Connect with us

Laptop thermal fuse

Discussion in 'General Electronics Discussion' started by trulytest, Sep 5, 2012.

Scroll to continue with content
  1. trulytest


    Sep 5, 2012
    Hi guys,
    I have just laptop with "shutdowning problems" - he just shutdown randomly. But I think it is overheating, coz when something is launched (game for example) the laptop shuts down. You know this is old Compaq Evo N110 laptop, and I hear that they set up the overheating temperature around 60 Celsius (yeah, nonsense). So I am asking is there on mobo some thermal fuse or? And it is possible to unsolder it or get it off?
  2. GreenGiant


    Feb 9, 2012
    its probably not a thermal fuse, its probably a thermistor or something like that, when it reaches a certain point it shuts everything off to protect the laptop

    If you bypass it then you risk damaging the laptop, and/or hurting yourself (many stories of laptops burning people/catching fire)
  3. Jotto


    Aug 24, 2012
    Would be foolish to remove the protection from the unit. They don't spend money on parts that are not needed. But this type of device is usually on a power supply, which yours is not inside the unit. The battery supplies the voltage, and is charged by a external unit.

    Check the airflow, the fan and if you can get inside the unit any heatsink you see to see if the thermal paste is dried out.

    Would also check any electrolytic capacitor, if you have a ESR meter that would be a great help to you. If you have no experience in this fielld, I would not try this or taking the unit apart.

    Get some canned air and see how much dust you have around the fan and exhaust ports.
  4. KrisBlueNZ

    KrisBlueNZ Sadly passed away in 2015

    Nov 28, 2011
    I agree with Jotto's advice. It's probably shutting down because it's overheating; it's probably overheating because the cooling system is inadequate.

    I have a Toshiba laptop that has the same problem. You can get software that displays the core temperature(s) on the screen, so you can see how it behaves when you run different software on the machine, and you can confirm that this is what's happening. Google CPU core temperature.

    I think it's also possible that the devices in your laptop are dissipating more heat than they should because they draw more current than they should because of increased operating and leakage current.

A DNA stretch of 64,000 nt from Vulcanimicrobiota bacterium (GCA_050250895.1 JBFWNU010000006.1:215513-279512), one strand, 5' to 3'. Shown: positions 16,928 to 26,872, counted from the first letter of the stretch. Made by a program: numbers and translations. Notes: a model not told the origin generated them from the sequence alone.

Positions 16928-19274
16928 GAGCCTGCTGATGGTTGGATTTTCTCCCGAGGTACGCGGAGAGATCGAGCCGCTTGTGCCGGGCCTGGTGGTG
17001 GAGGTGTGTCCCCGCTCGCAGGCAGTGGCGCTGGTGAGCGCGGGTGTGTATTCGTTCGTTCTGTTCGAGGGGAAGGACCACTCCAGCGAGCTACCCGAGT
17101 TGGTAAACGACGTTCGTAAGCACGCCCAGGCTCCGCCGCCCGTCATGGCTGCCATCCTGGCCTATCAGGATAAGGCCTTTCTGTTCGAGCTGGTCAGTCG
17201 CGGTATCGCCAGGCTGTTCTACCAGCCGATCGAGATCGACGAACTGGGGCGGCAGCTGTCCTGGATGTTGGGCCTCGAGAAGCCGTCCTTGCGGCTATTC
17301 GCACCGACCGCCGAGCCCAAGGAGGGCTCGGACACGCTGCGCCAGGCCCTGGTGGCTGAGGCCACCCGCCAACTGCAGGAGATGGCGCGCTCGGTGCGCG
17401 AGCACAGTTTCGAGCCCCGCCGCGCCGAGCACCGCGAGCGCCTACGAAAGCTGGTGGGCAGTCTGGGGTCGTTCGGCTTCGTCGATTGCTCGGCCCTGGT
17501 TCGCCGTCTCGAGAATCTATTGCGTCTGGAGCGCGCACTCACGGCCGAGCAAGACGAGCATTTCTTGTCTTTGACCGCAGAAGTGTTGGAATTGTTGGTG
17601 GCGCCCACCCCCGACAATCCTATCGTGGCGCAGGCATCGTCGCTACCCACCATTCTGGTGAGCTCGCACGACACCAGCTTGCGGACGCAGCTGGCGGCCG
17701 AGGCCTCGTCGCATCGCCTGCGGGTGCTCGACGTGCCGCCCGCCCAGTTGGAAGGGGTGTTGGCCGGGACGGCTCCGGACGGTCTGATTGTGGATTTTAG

I believe this can be caused by degradation caused by overheating, which sounds paradoxical but which may initially have been caused by running the laptop with the ventilation inlet and/or outlet blocked. This is why you should never put a laptop on a soft surface like a couch, or even worse, directly on a bed.

    Also, it's possible to buy a laptop cooler which sits under the laptop and blasts a strong flow of air into the ventilation slots under the laptop (if the air inlet is in the bottom), to help the built-in cooling system.
  5. trulytest


    Sep 5, 2012
    I tried a lot of programs including SpeedFan and HWMonitor, but it can't find out any information. It is just displaying the temperature frozen at 40 Celsius, and thats all. It can't detect anything, SpeedFan only shows that frozen 40 Celsius and CPU usage, thats all (it shows an error in the top:
    Scanning VIA SMBus at $8080
    INFO: unable to use VIA686 sensors (bad I/O BASE)

    The stupid thing is that it has really primitive BIOS (PhoenixBIOS 4.0). You can't set up there anything (seriously, nothing). When I tried to flash it with floppy with "the newest" version on hp site, it just showed the blicking "_" and that was all.
Ask a Question
Want to reply to this thread or ask your own question?
You'll need to choose a username for the site, which only take a couple of moments (here). After that, you can post your question and our members will help you out.
Electronics Point Logo
Continue to site
Quote of the day